USS Ronald Reagan Returns to San Diego

Crew members provided aid during tsunami crisis in Japan


As some in the county were hoping for power to return during the outage, others were looking forward to a return of a different kind Friday morning.

It was a happy homecoming for the thousands of marines and sailors assigned to the USS Ronald Reagan and Carrier Air Wing who docked into Naval Base Coronado just after 8:30 a.m.

More than five thousand marines and sailors were abroad the ship which made its return after a seven-month deployment that began on February 2. The ship was deployed to the Western Pacific and U.S. Central Command, according to a media release.

The USS Chancellorsville and the USS Preble, which are part of the Ronald Regan, returned Friday as well.

"This has been a historic deployment across a wide spectrum of Navy mission areas," said Capt. Thom Burke, Ronald Reagan's commanding officer, in a media release.

Standing with patriotic balloons, children and faces full of anticipation were the families, friends and supporters of those men and women who were sent out to sea.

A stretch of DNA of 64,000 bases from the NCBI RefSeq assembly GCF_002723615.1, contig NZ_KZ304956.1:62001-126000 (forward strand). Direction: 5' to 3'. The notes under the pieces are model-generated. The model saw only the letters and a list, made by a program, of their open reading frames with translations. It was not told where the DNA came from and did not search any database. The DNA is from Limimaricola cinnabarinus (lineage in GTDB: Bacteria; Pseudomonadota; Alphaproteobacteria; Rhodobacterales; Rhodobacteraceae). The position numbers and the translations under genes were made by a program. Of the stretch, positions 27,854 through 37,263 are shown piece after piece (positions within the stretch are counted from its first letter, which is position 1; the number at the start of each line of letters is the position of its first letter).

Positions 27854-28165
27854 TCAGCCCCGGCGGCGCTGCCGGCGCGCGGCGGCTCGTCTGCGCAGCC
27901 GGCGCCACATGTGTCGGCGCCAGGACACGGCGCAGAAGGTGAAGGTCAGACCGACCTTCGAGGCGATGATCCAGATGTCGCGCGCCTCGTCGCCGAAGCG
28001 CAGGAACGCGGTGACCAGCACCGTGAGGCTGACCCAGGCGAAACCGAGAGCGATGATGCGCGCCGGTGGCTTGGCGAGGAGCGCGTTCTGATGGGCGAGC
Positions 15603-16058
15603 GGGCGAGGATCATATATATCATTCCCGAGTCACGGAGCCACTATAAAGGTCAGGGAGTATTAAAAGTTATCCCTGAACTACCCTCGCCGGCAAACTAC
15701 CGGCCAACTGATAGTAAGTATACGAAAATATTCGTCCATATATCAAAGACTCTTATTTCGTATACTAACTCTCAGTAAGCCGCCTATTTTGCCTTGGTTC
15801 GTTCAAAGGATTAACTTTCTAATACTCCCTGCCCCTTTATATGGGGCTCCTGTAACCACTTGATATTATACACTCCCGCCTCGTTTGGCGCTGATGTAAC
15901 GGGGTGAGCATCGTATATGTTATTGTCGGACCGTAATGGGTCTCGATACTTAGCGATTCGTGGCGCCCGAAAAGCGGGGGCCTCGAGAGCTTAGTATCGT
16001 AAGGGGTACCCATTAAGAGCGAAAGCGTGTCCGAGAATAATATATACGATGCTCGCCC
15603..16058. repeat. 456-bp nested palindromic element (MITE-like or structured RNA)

Though the event seemed largely unaffected by the power outage which struck most of the county Thursday afternoon into Friday, the size of the crowd was down to almost half the number seen in years past.

Between 5,000 and 6,000 people attended Friday's welcome for the Ronald Regan, compared to nearly the 10,000 who have come to view aircraft carrier returns in the past, Naval officials said.

Less than an hour after the Ronald Regan docked, personnel began reuniting with their loved ones.

Among the personnel was 20-year-old Seaman James Dutchover, who said it was his first time being away from home for seven months.

He didn't tell his family when he would be returning, and planned to surprise them at the front. When asked what his mother would do when she saw him Dutchover cheerfully said, "Hopefully [she'll] scream... pretty much give me a big hug - might even pick me up."

Along with their given duties, members abroad the Ronald Reagan participated in a much larger world event.

Crews on the vessel were one of the first ships on the scene off the coast of Japan after a 9.0 magnitude earthquake and tsunami struck on March 11, according to officials.

"Every Sailor and Marine on board should feel a great sense of pride and satisfaction," said Burke. "They worked long hours, in tough conditions and I couldn't be happier to be bringing everyone home safely."

As the 219-day deployment wore on, personal on the ship conducted maritime security operations, theater security cooperation efforts and helped establish conditions for regional stability.

Crews also visited Thailand, Bahrain, Hong Kong, Guam and Hawaii.

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